Being bullied as an 8-year-old increases the risk of psychiatric diagnoses in adulthood including major depression, according to a recent large study conducted by Finnish and Israelian researchers.
The study is the “only one to our knowledge to assess bullying and exposure to bullying based on information from the children at 8 years of age and their parents and teachers,” Andre Sourander, MD, PHD, of the University of Turkey in Finland, and co-authors wrote in the study published Dec. 14 online in JAMA psychiatry.
While an increasing amount of evidence suggests bullying and exposure to bullying contribute to later mental health problems, “whether childhood bullying or exposure to bullying in the absence of childhood psychiatric symptoms is associated with psychiatric outcomes in adulthood remains unclear,” the co-authors wrote.
The researchers examined associations between bullying behavior at age 8 and adult psychiatric outcomes by age 29.
They gathered data from 5,034 Finnish children who were divided into four groups: those who never or only sometimes bully and are not exposed to bullying; those who frequently bully but are not exposed to bullying; those who were frequently only exposed to bullying; and those who frequently bully and are exposed to bullying.
Follow-up data were gathered from a nationwide hospital register when the children were between ages 16 and 29.
After adjustment for sex, parent education and family structure, children who were bullies, victims or both had an increased risk for any psychiatric diagnosis and at least double the risk of depression compared with children without any bullying exposure, according to the study.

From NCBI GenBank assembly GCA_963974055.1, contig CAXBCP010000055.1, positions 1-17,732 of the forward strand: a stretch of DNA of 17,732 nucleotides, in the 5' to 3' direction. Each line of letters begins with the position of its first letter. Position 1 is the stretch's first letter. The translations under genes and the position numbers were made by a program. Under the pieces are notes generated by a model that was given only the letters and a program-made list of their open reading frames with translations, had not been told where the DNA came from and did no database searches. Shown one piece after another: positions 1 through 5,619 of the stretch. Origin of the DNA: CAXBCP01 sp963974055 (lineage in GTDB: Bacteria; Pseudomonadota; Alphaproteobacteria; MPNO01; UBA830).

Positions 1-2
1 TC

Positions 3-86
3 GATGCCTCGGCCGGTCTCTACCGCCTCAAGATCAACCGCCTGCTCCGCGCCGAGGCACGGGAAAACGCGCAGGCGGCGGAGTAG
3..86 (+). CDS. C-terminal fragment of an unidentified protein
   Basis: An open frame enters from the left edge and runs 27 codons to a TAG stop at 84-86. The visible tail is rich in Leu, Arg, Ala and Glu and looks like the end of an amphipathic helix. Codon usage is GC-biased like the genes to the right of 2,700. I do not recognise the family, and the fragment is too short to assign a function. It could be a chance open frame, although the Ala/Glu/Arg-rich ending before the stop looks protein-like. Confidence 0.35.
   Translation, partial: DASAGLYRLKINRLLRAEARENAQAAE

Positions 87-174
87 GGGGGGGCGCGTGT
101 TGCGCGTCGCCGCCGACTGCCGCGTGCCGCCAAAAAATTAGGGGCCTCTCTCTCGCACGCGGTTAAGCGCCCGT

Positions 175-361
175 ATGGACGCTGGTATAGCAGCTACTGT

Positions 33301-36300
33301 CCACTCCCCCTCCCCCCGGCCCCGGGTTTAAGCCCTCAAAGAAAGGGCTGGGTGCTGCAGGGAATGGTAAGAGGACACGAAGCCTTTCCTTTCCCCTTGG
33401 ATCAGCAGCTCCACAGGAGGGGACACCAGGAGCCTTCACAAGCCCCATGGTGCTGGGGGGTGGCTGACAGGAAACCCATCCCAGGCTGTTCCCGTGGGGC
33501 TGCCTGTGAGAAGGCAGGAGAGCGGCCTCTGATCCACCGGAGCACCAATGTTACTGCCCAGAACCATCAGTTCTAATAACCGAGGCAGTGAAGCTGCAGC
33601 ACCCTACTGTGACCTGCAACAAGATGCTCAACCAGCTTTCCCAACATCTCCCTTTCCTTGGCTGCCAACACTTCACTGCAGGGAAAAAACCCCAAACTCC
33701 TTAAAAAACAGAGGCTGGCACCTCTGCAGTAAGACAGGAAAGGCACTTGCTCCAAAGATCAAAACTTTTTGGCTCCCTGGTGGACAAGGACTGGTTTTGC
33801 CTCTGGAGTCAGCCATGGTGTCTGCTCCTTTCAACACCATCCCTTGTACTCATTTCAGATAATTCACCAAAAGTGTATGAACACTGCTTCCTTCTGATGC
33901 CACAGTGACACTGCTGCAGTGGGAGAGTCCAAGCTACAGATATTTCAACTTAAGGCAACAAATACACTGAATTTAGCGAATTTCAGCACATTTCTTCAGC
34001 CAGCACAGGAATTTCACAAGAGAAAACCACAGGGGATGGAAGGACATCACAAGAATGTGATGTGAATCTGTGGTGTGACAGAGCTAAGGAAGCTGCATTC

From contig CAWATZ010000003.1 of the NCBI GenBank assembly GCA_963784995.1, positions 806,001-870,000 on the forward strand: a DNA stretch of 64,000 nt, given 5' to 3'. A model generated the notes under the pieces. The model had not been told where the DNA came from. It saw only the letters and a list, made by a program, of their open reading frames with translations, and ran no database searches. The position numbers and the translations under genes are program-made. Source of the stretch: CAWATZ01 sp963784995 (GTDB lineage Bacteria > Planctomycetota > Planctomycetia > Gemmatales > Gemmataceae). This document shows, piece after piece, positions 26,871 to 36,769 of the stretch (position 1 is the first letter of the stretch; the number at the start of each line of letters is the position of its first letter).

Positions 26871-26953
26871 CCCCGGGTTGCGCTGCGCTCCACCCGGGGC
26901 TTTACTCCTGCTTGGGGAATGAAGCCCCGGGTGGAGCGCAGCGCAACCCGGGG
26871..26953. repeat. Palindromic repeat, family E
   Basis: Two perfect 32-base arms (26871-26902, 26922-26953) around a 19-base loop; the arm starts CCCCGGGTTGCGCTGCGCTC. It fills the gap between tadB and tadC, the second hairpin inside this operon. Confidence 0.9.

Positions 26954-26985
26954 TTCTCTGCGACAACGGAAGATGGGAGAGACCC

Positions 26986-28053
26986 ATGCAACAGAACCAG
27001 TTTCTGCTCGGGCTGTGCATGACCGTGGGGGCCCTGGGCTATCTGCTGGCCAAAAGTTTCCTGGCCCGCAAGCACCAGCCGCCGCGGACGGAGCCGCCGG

In addition, those bullied were 1.9 times more likely to have a psychiatric disorder and 1.9 times more likely to have depression as adults, according to the study. Bully victims were 2.1 times more likely to have a psychiatric disorder, while the increased risk for psychiatric disorders in adulthood among bullies only occurred if psychiatric symptoms were present at age 8, according to the study. “Exposure to bullying, even in the absence of childhood psychiatric symptoms, is associated with severe adulthood psychiatric outcomes that require treatment in specialized services,” the co-authors wrote. “Early intervention among those involved in bullying can prevent long-term consequences.”
The main limitation to the study is the lack of understanding on how bullying exposure might lead to psychiatric disorders, according to the co-authors. The study also did not address bystanders to bullying, assess the type of bullying that occurred or account for factors such as “parenting style, family functioning and biological, genetic and other environmental factors,” the co-authors wrote.
“Future studies containing more nuanced information about the mediating factors that occur between childhood bullying and adulthood disorders will be needed to shed light on this important question,” the co-authors wrote.
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